28. The Number of Working Poor Filing for the EITC is on the Rise The number of tax filers nationwide living in areas with high rates of working poverty increased by 40 percent, or 1.6 million filers, between tax years 1999 and 2005. By 2005, 12.3 percent of low-income working families lived in high-working-poverty communities— ZIP codes where more than 40 percent of taxpayers claimed the EITC—up from 10.4 percent in 1999. Among 58 large metropolitan areas, rates of concentrated working poverty (the share of EITC filers living in high-working-poverty communities) rose in 34 over the first half of the decade, while 24 showed declines. Older industrial metro areas including Detroit and Rochester exhibited the greatest increases in concentrated working poverty, while the Los Angeles and Phoenix metro areas experienced the largest declines. Major metropolitan areas in the Midwest and Northeast experienced substantial increases in concentrated working poverty over the first half of the decade, but Western metro areas saw steep declines. Metro areas in the Northeast and West had similar rates of concentrated working poverty in 1999 (13 percent), but by mid-decade, the rate had risen to 18 percent in the Northeast while it dropped to 7 percent in the West. Both central cities and suburbs saw an increase in high-working-poverty communities between tax years 1999 and 2005. The number of tax filers living in high-working-poverty areas in the central cities of major metropolitan areas across the country grew by 40 percent, while the surrounding suburbs experienced an increase of 36 percent. Still, central-city EITC recipients were five times as likely (25 percent) as suburban EITC recipients (5 percent) to live in high-working-poverty communities in 2005.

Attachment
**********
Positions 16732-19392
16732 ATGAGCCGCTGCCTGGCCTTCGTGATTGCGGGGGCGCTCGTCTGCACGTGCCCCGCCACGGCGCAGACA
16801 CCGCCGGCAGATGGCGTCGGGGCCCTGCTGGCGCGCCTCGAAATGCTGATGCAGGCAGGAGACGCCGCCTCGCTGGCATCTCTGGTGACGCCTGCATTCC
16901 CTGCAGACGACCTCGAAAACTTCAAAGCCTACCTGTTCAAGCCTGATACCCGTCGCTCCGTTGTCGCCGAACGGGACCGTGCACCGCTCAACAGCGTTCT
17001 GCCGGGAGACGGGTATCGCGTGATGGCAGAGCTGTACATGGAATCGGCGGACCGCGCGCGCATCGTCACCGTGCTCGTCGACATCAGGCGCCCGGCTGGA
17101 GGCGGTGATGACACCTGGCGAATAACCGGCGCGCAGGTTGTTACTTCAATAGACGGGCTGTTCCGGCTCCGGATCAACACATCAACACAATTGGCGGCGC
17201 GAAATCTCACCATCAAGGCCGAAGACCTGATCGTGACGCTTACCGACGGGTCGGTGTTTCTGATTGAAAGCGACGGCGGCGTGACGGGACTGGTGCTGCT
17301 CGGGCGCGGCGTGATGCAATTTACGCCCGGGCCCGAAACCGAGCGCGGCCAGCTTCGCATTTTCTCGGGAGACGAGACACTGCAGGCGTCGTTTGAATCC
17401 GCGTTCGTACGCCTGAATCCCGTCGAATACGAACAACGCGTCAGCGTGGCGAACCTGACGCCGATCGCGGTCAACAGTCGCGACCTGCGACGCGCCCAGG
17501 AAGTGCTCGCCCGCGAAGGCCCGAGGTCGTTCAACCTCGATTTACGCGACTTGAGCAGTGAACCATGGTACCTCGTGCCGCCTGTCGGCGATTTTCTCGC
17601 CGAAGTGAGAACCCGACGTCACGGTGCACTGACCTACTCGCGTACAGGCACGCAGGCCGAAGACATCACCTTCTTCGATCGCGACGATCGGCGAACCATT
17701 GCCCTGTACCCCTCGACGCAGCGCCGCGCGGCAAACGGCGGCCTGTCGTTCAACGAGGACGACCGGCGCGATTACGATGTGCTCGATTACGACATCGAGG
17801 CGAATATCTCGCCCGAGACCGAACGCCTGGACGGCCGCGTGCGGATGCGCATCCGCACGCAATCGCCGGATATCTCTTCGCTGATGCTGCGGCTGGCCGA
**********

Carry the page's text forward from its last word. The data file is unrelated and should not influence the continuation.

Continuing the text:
29. Concentrated Poverty Presents Many Problems • Notably, the regional trends shown in this report augur a reversal of fortune from developments in the 1990s. During that decade, the Midwest and South saw especially sharp declines in the concentration of poverty in their metropolitan areas, while Western metro areas experienced increases. • Indeed, the map of Detroit (Map 3) showing increasing concentrated of working poverty between tax years 1999 and 2005 is almost a mirror image of the city’s decline in high-poverty neighborhoods from 1990 to 2000. • This suggests a possible reversion to longer-term patterns in the spatial organization of poverty in these cities and metro areas, as the booming economy of the late 1990s slowed soon after the decennial census was conducted on April 1, 2000. • Given the backsliding evident by 2005, and the weak economic forecasts ahead, it seems likely that we will finish the current decade having ceded some of the “stunning progress” against concentrated poverty we achieved during the prior decade.

  30. Where the New Poverty is Likely to Form

  31. Can policy Make A Difference? • More good jobs • Access to affordable education and health care • A poverty rate that reflects the true cost of living • Supports for components of the cost of living that unexpectedly change

  32. The Take Away • Who Lives in Poverty in America? • Why are they poor? • Have those who are poor changed over time? • Where are the poor located? • Can we eradicate poverty? • What can we learn from history?